1. That the world is a very big place, filled with all sorts of different people and ideas. We live in a small town. An area where everyone is either related or has known each other since kindergarten. I don’t think this is bad, but I want my kids to know that this isn’t IT. This isn’t the world. While I don’t think it’s necessarily a bad thing that people stay in one place, I do hope that my kids venture out and see that there are other options. I would love to travel with my kids. I don’t mean family trips to Florida or 5 star resorts with all the comforts of home. I’d love to take them to see other parts of the world, where people actually live and show them that our way of life isn’t the only way. That there are good people and bad, people who live with much more, and much less than we do. People who have different beliefs and thoughts, and that while some of them don’t fit for us, that doesn’t mean they are necessarily wrong. I want them to be open to the big world they live in.

2. I want my kids to have an appreciation of music and art, as I believe it is one of the most important aspects of life. Without art our world would be a very sad and lonely place. Almost every theatrical production, art show or musical event I’ve ever attended has brought tears to my eyes. When I see people pouring their hearts and souls into their expressions I become an immediate believer that the world is good, regardless of what I watched on the news that morning. I want my kids to understand that too. I want them to have something themselves that makes them believe in the good, even in bad times. Music, dance, art, gardening, cooking. Whatever it is, I want them to be passionate about it. 

3. I want them to be able to walk into any room, anywhere and be comfortable with themselves enough to find a place there. I know this is a big one, and maybe 18 is a tad too young for this lofty wish. That said, I believe it is the one thing that makes or breaks a person. Self confidence (or the ability to fake it until you make it). I want them to be able to hold their head high, and be confident with who they are.

4. I want them to be open to new opportunities, and change. Nothing in this world is more detrimental to a person than an inability to change. My parents moved us around a lot as kids. I went to several schools, and had to make new friends before I even had a chance to secure old ones. My parents got a lot of criticism for this. From a positive point of view, all I can say is: It helped me to learn how to change, often and without hesitation. I want all of my kids to understand that they need to be able to adapt because our world is ever-changing, and opportunities come and go everyday. Being fearful of change might hold them back from achieving their goals and dreams.

5. Everyone says they want their kids to be happy. I get that. Of course I want my kids to be happy. Who wouldn’t? More realistically though, I’d say I want my kids to be good. In my opinion, happiness comes and goes. I know that in my life, I haven’t always been happy, but I’ve always been good. I want my kids to understand that sometimes they will be unhappy, and that’s OK.  We teach our kids that they need to be happy all the time and that if they aren’t, they need to quit and find something new. I don’t think that’s a very good thing to teach our kids at all. Life isn’t always pure blue skies and sunshine. Sometimes things are hard and feel really bad. But more often than not, if you give it time, and a little bit of thought, you can usually figure out how to make the unhappy happy again. If not, then of course, make a change. I want my kids to know that it isn’t always about their own personal happiness. Sometimes they will be unhappy. Hopefully not often and not for very long, but it will happen, and it will pass. I guess what I really want them to know is that just because it is hard, or doesn’t feel wonderful, doesn’t mean you should give up on it. So much is lost when we give up before we even start. In education, careers, marriage and family. In all things.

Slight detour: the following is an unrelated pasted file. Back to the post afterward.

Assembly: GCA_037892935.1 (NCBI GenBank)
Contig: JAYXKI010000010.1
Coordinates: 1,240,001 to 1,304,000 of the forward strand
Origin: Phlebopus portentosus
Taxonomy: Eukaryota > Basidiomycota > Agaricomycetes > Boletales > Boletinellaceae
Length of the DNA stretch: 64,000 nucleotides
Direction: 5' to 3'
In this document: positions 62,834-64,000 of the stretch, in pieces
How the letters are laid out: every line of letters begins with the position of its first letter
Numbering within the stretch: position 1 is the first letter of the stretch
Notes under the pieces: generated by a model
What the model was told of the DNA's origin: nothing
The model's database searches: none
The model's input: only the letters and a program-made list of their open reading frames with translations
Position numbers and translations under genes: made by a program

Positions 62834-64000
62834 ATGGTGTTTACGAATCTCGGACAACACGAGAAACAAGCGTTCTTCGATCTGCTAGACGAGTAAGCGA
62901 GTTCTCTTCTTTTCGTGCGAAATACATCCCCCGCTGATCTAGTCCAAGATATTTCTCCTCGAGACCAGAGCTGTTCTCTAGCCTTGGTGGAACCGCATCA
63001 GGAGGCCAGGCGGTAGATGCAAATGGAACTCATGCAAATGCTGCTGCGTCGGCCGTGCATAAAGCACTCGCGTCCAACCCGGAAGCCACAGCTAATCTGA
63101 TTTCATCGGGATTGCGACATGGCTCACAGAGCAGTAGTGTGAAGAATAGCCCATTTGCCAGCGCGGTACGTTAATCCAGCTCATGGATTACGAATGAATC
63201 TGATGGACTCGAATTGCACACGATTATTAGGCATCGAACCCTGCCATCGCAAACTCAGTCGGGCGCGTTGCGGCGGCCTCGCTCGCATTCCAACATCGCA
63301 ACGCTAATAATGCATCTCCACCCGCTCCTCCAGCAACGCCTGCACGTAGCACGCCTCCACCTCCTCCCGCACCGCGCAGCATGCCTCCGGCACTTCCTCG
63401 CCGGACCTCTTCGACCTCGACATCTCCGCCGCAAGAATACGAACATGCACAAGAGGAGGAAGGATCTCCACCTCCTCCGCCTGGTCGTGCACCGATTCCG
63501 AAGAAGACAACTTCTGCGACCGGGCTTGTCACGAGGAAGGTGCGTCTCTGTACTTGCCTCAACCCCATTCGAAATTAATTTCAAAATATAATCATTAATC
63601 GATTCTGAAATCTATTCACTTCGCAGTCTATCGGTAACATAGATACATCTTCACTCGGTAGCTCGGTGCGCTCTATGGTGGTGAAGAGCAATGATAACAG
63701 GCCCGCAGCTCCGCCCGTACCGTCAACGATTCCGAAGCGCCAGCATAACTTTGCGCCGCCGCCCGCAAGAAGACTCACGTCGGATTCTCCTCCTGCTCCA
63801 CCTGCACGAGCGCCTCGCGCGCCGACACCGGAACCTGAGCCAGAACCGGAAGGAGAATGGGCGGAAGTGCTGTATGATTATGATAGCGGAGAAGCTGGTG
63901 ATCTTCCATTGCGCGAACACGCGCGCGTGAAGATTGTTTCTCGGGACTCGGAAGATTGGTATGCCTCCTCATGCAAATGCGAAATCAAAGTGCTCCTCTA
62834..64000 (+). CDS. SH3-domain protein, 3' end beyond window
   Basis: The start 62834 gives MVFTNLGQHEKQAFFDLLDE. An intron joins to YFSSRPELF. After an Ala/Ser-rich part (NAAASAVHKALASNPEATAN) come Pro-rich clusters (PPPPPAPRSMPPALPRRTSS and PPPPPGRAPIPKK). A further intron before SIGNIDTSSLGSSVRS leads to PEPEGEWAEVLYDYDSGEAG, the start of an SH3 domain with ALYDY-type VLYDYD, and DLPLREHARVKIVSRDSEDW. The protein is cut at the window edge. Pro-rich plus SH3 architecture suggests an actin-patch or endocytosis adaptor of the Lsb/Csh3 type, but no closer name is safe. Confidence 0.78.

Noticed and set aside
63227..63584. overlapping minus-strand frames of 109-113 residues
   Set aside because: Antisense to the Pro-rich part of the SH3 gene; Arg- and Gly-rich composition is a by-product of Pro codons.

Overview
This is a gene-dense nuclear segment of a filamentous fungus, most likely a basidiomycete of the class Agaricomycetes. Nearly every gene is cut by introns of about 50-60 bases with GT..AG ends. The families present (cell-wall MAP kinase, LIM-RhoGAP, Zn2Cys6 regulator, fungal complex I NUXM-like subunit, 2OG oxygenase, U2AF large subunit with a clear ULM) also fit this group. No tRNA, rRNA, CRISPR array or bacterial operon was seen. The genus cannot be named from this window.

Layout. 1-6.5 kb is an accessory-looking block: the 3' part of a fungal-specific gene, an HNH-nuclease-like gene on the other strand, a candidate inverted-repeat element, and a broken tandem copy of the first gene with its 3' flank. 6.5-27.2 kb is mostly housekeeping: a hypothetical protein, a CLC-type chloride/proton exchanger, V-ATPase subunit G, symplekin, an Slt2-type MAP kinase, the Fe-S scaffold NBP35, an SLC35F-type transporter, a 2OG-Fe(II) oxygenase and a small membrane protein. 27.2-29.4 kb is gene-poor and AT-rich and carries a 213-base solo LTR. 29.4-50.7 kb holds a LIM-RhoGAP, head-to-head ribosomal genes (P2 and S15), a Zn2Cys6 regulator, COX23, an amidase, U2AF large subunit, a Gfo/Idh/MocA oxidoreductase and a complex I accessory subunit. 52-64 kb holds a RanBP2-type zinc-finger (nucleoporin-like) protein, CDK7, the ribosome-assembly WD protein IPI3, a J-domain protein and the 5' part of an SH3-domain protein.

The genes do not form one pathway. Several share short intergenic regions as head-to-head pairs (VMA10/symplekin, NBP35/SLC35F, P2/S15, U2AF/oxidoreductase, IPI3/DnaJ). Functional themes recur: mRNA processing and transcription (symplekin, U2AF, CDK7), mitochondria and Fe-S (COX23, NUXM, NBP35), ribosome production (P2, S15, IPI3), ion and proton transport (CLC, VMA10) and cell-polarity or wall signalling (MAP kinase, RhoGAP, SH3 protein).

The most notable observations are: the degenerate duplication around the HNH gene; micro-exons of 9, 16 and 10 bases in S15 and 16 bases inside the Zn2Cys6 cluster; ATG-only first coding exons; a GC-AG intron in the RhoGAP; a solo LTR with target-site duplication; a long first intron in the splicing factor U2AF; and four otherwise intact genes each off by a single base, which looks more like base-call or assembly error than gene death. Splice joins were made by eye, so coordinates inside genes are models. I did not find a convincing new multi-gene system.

6. I want my kids to be generous. I believe that whatever you put out into the world, comes back to you ten-fold. I want them to give to others, to be kind and willing to accept people for who they are. I don’t want them to believe that they are better than anyone in this world. My mother always told me that everyone has a story to tell, and that I should always be open and willing to listen. She was right. I want my kids to understand that too. 

7. I want my kids to understand hard work. I’d hope that at some point prior to their 18th birthday, all of my kids will understand what it means to have a job, and work for the things they want. I would like all of my children to work in the service industry at some point. I think that important things can be learned while flipping burgers or making lattes. I want them to come face to face with mean and evil bosses, customers and co-workers, and deal with it all with dignity and respect. I want them to face strenuous, back-breaking work. I want them to understand that nothing in this world comes without a whole lot of hard work and sacrifice. 

8. Most of all, I want my kids to know that they are loved always. No matter what they end up doing, or where they end up in the world, we will always be cheering for them. At 18 I hope they are blowing out candles on their birthday cake with huge smiles on their faces and hope in their hearts. At 18 I want them to know that good things are coming to them, if they work hard and always believe in themselves.